Explain language development in normal hearing children 2. Discuss how age of cochlear implantation is vital in hard of hearing children in terms of language • Discuss the difference in language development among children who had an earlier cochlear implantation versus those who had implantation later • Compare language skills of normal hearing children with those who had early implantation B. Discuss studies that propose that early implantation is key to better language development C. What can be done to ensure great language development in children who have cochlear implants? a. Environment Article 1-“Will they catch up?
Speech development is very important to young children because they need to know how to communicate with teachers and classmates. Communication is the basis for learning. “Being aware of sounds appears to help language development, and this can help narrow the gap in language skills hearing-impaired children experience compared with their hearing peers” (Hear). Cochlear implants can greatly improve a deaf child’s developmental abilities. “We have found that when a child receives a cochlear implant, the child begins to develop language skills at about the same rate as a child with normal hearing, said researcher Dr. Mario A. Svirsky” (Hear).
Recent changes in treatment of pre-lingual deafness and technological advancements have impacted linguistic outcomes for children who are deaf or hard-of-hearing (Figueras et al., 2007; Papsin & Gordon, 2007). Most children who are identified early, amplified by one year-of-age, and receive quality Listening and Spoken Language (LSL) intervention services can achieve levels comparable to peers in regard to language ability and cognitive function (Figueras et al., 2007; Papsin & Gordon, 2007). While current LSL programs promote spoken language development and higher cognitive function, critical aspects influence performance levels. Specific factors most responsible for accelerating or impeding language development and future cognitive capability are: • Newborn hearing screenings and early amplification (Moog & Geers, 2010) • Daily use of hearing aids or cochlear implants (Moog & Geers, 2010) • Ongoing advancements in hearing technology (Moog & Geers, 2010) • Effective coaching and language strategies (Moog & Geers, 2010) • Parent involvement, maternal sensitivity, and quality of linguistic interactions (Gilkerson & Richards, 2008; Weir et al., 2007; Quittner et al., 2013; Zimmerman et al. 2009) The greatest influential factor affecting spoken language outcomes in any early intervention program is early amplification and immediate and ongoing linguistic stimulation for children who are deaf or heard-of-hearing (Papsin & Gordon, 2007; Moog & Geers, 2010; Zimmerman et al., 2009).
The International Journal of Bilingual Education and Bilingualism, 11(1), 1-29. Webster, R., Erdos, C., Evans, K., Majnemer, A., Kehayia, E., Thordardottir, E., et al. (2006). The Clinical Spectrum Of Developmental Language Impairment In School-Aged Children: Language, Cognitive, And Motor Findings. Pediatrics, 118, e1541-e1549.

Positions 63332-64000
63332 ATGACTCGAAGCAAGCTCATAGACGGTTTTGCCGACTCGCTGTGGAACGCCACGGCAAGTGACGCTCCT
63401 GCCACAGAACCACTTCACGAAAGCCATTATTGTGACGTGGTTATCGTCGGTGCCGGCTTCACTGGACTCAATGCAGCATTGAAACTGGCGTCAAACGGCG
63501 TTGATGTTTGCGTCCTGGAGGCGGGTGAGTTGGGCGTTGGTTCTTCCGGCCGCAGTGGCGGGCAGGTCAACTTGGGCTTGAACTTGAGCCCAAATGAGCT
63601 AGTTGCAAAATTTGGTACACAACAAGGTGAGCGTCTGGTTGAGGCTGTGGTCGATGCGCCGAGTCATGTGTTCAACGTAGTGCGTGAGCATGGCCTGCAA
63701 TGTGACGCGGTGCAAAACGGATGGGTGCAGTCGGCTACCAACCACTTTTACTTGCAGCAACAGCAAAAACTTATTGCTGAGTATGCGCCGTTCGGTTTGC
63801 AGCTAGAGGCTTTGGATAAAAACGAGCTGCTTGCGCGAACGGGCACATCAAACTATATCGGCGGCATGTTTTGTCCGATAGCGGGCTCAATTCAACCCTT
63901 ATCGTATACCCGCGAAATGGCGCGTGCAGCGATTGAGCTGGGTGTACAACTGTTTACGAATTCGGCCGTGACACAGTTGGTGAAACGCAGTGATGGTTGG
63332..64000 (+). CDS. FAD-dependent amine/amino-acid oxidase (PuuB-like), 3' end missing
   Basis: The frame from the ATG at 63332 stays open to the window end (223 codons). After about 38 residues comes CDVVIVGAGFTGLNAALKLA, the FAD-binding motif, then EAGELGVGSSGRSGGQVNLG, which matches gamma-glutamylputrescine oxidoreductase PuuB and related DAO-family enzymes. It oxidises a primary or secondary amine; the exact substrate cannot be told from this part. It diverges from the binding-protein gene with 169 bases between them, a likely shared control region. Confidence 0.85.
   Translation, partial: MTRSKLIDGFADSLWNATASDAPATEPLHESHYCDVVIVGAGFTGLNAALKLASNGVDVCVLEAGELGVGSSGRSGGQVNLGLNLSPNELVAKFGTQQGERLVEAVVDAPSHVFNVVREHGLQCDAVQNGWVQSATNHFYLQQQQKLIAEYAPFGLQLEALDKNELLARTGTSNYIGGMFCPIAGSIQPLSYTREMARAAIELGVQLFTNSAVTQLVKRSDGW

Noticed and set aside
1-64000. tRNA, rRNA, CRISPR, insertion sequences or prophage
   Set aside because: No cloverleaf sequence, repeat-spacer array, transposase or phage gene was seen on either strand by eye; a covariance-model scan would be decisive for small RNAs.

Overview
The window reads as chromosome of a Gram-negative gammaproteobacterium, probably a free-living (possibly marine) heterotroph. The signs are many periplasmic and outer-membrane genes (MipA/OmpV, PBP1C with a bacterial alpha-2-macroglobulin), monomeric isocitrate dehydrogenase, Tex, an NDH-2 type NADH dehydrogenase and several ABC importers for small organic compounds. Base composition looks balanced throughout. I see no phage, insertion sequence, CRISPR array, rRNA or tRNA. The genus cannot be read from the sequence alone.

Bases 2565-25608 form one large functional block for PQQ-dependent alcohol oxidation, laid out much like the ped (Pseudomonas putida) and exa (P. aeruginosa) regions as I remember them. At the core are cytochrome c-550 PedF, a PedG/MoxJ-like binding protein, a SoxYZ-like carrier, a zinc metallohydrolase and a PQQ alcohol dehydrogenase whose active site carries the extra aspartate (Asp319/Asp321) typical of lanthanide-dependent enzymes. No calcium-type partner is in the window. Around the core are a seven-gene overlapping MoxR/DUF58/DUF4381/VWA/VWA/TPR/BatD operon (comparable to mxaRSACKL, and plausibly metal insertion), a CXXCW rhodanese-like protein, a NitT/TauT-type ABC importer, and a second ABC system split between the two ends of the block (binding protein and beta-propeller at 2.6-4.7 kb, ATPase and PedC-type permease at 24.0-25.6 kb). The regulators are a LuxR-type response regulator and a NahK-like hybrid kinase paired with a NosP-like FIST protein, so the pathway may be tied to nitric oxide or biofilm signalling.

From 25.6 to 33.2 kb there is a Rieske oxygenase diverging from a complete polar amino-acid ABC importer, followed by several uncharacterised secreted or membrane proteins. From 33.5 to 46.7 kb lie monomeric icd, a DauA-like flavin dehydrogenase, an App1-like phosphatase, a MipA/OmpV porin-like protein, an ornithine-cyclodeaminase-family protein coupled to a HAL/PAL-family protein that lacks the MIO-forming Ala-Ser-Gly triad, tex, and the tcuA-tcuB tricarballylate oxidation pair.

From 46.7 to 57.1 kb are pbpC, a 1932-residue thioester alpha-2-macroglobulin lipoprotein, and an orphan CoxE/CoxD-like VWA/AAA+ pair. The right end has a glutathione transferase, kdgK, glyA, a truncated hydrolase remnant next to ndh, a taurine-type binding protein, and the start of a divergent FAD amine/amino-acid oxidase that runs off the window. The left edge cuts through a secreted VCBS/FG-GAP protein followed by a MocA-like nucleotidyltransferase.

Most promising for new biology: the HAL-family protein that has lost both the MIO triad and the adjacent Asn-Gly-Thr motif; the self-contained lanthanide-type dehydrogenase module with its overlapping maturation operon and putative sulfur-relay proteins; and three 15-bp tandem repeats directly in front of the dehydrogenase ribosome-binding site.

Language acquisition by children with Down syndrome: a naturalistic approach to assisting language acquisition. Child Language Teaching and Therapy pp. 163-180. Adamson, L., Bakerman, R., Deckner, D. & Romskey, M.(2008). Joint Engagement and the Emergence of Language in Children with Autism and Down Syndrome.
Speech therapy is the treatment of speech, language, and communication disorders. There are many benefits for speech therapy with children who have autism. When people first hear speech therapy they may not think about children who have autism, but instead those who may be deaf or have a speech disorder which is not always the case. Children who have autism can also benefit from speech therapy by being able to build better relationships, help interact with other people, and be able to be a part of society. Many children are diagnosed with a speech or language impairment whether it’s a simple stutter, late development, autism, or even down syndrome.
Itano, C. Y. (1997). The challenge of assessing language in children with hearing loss. Language, Speech & Hearing Services in Schools, 28(4), 362. Retrieved from http://search.proquest.com/docview/232585838?accountid=14800 Keating, E., & Mirus, G. (2003).
Teaching British Sign Language to mentally disabled children helped not only their ability to communicate but also improves their literacy skills and mental processing skills. Teachers and doctors enjoyed using and teaching British Sign Language to people with mental disabilities even if it wasn’t proven that it helped. (Francis and Williams, 1). After studies that taught British Sign Language to children with mental disabilities, the results demonstrated that it helped create better speech (Francis and Williams, 1). Not only that, but the children were able to detect meaning in the signs (Vallotton 16).
Easterbrooks, S. R., Lederberg, A. R., Miller, E. M., Bergero n, J. P. Connor, C. M. Emergent Literacy Skills During Early Childhood in Children With Hearing Loss: Strengths and Weaknesses. Volta Review Vol. 108 (Issue 2), p91-114. Eriks-Brophy, A., Whittingham, J. (2013).
Beginning to Talk Like an Adult: Increases in Speech-Like Utterances in Young Cochlear Implant Recipients and Typically Developing Children. American Journal Of Speech-Language Pathology, 22(4), 591-603. doi:10.1044/1058-0360(2013/12-0058) Jackson, C. & Schatschneider, C. (2014). Rate of Language Growth in Children with Hearing Loss in an Auditory-Verbal Early Intervention Program. American Annals of the Death, 158(5), 539-554. Jeddi, Z., Jafari, Z., Zarandy, M. M., Kassani, A.